- Building static websites doesn’t require complex software.
- Static websites cost less to build.
- You can change the layout and design of every page on a static website.
- It’s easier to restore a static website after a crash or DDoS attack by redeploying the codebase.
Disadvantages of static websites
- Making updates to static websites can be challenging and time-consuming, especially if they’re large.
- Once you’ve built the basic structure, it can be hard to scale a website to add new content.
- Because of the effort needed to update static websites, yours may end up with stagnant content that makes your company or brand feel outdated.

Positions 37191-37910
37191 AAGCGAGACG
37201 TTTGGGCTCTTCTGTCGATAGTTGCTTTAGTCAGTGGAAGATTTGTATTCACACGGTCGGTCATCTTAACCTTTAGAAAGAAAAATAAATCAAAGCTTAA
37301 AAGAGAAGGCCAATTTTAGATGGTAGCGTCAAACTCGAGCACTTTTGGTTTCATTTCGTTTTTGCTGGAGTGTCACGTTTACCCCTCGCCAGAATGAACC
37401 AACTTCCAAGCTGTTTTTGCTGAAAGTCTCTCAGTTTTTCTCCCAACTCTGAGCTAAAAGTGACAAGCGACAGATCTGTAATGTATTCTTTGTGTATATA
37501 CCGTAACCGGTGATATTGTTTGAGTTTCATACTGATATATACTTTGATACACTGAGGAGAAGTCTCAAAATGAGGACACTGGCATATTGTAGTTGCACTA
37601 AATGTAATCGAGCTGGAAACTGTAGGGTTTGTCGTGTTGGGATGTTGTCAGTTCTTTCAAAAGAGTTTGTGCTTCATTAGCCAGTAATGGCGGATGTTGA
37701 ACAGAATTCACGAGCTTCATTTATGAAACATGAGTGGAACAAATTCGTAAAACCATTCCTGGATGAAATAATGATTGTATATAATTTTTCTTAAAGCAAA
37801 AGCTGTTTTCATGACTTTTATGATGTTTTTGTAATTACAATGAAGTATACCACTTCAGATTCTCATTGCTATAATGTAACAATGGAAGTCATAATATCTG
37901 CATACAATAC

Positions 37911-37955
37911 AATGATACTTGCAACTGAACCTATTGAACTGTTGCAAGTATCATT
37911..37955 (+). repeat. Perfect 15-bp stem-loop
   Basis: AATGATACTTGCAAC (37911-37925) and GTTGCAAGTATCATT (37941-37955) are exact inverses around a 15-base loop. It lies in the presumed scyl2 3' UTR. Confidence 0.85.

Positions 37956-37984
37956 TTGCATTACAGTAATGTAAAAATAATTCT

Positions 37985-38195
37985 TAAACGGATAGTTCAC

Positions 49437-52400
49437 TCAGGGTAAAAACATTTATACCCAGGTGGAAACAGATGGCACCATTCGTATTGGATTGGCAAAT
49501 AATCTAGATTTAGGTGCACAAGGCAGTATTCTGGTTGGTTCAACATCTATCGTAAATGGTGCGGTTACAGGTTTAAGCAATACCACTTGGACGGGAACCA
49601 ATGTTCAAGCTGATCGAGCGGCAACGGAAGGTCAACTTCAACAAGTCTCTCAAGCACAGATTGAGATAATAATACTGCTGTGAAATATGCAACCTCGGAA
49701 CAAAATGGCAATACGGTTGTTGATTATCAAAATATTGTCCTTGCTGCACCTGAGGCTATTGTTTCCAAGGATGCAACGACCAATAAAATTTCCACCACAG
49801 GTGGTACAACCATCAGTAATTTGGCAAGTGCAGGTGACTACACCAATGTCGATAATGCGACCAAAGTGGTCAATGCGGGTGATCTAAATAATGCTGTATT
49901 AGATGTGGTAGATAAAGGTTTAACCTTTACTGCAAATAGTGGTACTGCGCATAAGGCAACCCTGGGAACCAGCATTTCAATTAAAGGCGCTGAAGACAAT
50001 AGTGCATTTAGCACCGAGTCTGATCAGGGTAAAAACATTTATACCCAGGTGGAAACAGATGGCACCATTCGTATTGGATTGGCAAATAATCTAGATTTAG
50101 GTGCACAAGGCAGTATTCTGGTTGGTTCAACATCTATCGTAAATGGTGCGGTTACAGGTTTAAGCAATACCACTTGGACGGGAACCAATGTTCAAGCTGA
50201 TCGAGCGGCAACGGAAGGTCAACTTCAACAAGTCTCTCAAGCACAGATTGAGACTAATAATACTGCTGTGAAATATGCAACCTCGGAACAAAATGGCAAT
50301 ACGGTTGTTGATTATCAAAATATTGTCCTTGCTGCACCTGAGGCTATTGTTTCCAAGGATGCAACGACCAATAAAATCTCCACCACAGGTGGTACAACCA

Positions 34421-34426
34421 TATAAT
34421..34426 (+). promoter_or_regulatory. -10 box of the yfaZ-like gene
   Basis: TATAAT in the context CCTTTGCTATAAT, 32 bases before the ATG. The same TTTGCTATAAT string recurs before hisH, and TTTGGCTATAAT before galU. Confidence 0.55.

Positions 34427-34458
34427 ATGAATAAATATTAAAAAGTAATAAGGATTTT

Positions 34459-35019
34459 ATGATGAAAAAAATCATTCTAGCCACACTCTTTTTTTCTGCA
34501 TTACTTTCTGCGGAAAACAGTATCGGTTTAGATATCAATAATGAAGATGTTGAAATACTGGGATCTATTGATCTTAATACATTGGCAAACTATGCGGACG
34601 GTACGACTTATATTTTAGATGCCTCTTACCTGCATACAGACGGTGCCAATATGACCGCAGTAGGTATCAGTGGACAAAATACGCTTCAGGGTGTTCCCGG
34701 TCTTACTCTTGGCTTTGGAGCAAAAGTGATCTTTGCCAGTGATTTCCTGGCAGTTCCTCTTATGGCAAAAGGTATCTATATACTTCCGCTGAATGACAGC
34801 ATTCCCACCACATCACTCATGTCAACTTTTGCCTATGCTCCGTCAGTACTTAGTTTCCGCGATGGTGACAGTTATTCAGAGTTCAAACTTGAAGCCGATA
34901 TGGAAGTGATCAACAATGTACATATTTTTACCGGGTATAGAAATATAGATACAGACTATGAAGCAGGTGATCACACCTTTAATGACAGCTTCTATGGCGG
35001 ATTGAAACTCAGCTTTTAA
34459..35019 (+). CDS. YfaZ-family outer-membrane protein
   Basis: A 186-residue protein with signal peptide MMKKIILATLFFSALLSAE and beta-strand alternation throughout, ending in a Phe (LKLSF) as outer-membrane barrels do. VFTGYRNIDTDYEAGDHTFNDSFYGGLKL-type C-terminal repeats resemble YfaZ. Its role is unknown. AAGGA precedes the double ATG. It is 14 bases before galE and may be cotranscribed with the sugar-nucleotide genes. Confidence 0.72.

- You can’t interact with or create unique experiences for visitors.
What is a dynamic website?
Dynamic websites generate pages in real-time. The flexibility of the content and structure makes it possible to customize what a user experiences based on their request or the browser they use. Creating a dynamic website usually requires knowledge of a server-side programming language like PHP, C#, or Python. Dynamic websites process requests and typically pull in content from an external database or a content management system (CMS).
The server-side code used to build a dynamic website can generate real-time HTML pages constructed to fulfill individual user requests. While static websites tend to be informational, dynamic websites contain interactive, continually changing elements. As a result, web developers typically use a combination of client-side and server-side programming to create a truly interactive website experience for visitors.